The second half of the third step requires the remaining pass variables to be 0 since the remaining variables in the stable states under pj have yi =0. ##EQU6##
The operation of the circuit can be understood by observing the function of the terms in the design equations. The transition from Sa →Sf occurs when I2 →1. The fifth terms in the next state equations for the next state variables y1 and y3, cause 1's to be passed when I2 →1 and the circuit is in state Sa. This moves the circuit from state 0000 to 1010. This same decode maintains the state variables at 1010 while I2 remains asserted. The first term of the design equations allows the state variables to monitor I1 when in state Sb. When I1 →1, then y2 →0 along with y3 while y1 and y4 remain at a 0. Again, the first term maintains the state 0000 while I1 is asserted in Sa.
To complete the procedure, it is necessary to construct the decode circuits for each of the partitions. A covering of these partitions results in the following decode equations:
______________________________________pba = y1 y4pca = y3 y4ped = y1 y4pfd = y1 y3paf = y2 y4pdb = y2 y3pec = y1 y3pbd = y2 y3pcd = y1 y2pae = y2 y3pfe = y1 y2______________________________________
Substituting the decode equations, the next state designs become ##EQU7##
The circuit diagram of FIG. 5 shows the pass transistor logic for each next state variable Yi. By observing the design equations, it is easily seen that the pass variables for each partition are simply the stable state under that partition. The logic of FIG. 5 is replicated four times and the inputs are driven by the next state information shown in Table 5 to form the total circuit diagram:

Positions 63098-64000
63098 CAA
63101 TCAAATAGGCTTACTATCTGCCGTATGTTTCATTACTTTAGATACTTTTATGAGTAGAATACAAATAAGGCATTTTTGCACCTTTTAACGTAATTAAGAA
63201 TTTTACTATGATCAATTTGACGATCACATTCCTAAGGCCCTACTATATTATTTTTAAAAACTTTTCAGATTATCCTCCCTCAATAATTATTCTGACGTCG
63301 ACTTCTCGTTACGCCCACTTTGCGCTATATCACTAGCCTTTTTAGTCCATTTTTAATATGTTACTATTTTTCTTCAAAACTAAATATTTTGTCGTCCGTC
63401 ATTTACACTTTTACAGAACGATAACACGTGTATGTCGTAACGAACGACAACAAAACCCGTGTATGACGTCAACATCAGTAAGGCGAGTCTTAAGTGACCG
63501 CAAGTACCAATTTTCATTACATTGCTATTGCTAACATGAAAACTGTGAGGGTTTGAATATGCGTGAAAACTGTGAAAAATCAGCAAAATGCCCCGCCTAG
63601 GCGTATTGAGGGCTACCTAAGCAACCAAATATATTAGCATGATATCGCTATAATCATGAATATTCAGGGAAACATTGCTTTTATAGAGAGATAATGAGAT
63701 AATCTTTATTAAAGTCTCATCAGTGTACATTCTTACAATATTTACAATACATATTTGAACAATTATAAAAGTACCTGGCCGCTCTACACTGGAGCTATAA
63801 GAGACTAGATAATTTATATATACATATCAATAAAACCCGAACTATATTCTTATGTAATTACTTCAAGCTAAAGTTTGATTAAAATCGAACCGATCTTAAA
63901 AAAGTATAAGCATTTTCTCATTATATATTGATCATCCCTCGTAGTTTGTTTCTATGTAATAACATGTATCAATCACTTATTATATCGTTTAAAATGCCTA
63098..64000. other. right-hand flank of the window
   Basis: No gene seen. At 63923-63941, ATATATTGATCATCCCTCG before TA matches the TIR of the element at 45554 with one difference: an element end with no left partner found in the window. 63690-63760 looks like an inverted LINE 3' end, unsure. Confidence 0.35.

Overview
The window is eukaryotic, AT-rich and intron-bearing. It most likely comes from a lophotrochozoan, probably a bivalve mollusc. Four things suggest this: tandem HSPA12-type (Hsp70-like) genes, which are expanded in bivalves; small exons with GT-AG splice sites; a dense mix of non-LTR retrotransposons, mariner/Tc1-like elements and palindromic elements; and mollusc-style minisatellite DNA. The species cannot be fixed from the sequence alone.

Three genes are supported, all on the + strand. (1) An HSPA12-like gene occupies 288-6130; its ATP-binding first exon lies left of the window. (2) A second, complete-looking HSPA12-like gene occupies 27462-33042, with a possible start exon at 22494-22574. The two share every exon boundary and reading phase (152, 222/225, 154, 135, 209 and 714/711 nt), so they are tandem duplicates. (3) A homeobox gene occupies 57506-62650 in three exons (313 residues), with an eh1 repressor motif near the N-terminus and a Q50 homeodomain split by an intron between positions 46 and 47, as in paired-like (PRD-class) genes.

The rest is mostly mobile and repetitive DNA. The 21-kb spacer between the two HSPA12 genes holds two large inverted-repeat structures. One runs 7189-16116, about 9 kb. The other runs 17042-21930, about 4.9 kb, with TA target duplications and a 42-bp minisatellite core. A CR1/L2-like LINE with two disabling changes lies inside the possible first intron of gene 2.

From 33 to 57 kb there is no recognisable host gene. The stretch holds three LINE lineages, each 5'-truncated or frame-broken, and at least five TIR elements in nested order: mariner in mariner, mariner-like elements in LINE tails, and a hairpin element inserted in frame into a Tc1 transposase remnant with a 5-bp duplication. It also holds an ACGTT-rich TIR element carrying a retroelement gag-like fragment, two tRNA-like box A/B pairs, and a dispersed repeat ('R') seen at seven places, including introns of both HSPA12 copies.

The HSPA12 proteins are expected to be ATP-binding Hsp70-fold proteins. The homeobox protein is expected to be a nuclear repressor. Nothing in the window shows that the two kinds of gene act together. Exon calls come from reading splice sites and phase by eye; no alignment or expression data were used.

TABLE 5______________________________________ y1 y2 y3 y4______________________________________x11 0 0 0 0x10 0 0 0 0x9 1 1 1 1x8 1 1 1 1x7 1 0 1 0x6 0 1 1 0x5 1 1 0 0x4 1 1 1 1x3 1 1 1 1x2 1 0 0 1x1 1 0 0 1______________________________________
As a second example, the same flow table (set forth as Table 3) will now be encoded with a Liu state assignment. Table 6 shows the Liu state assignment:
TABLE 6______________________________________ I1 I2 I3 y1 y2 y3______________________________________A A F E 0 1 0B A B D 0 0 0C A C D 0 0 1D D B D 1 0 0E D C E 1 1 1F D F E 1 1 0______________________________________
With the Liu assignment, the flow table can be partitioned by k-sets:
______________________________________pabc = ABC;DEFpdef = DEF;ABCpaf = AF;BCDEpbd = BD;ACEFpce = CD;ABDFpaef = AEF;BCDpbcd = BCD;AEF______________________________________
The design equations are then started by entering a term for each p partition: ##EQU8##
The next step is to enter pj Ik (1) for the stable state under pk that has yi =1. For pabc, the stable state is Sa which has only state variable y2 asserted. Under pdef, the stable state Sd requires state variable y1 to be asserted. State variables y1 and y2 are high in state Sf which is the stable state under paf while no state variables are high in state Sb for pbd. Sc, the stable state under pce requires that y3 =1. The partition paef has all the state variables asserted high under state Se while only y1 =1 under Sd in pbcd. The result of this step is: ##EQU9##
The second half of the third step requires the remaining pass variables to be 0 since the remaining variables in the stable states under pk have yi =0: ##EQU10##
Implementation again requires decode circuits for each of the partitions. A covering of these partitions results in the following decode equations: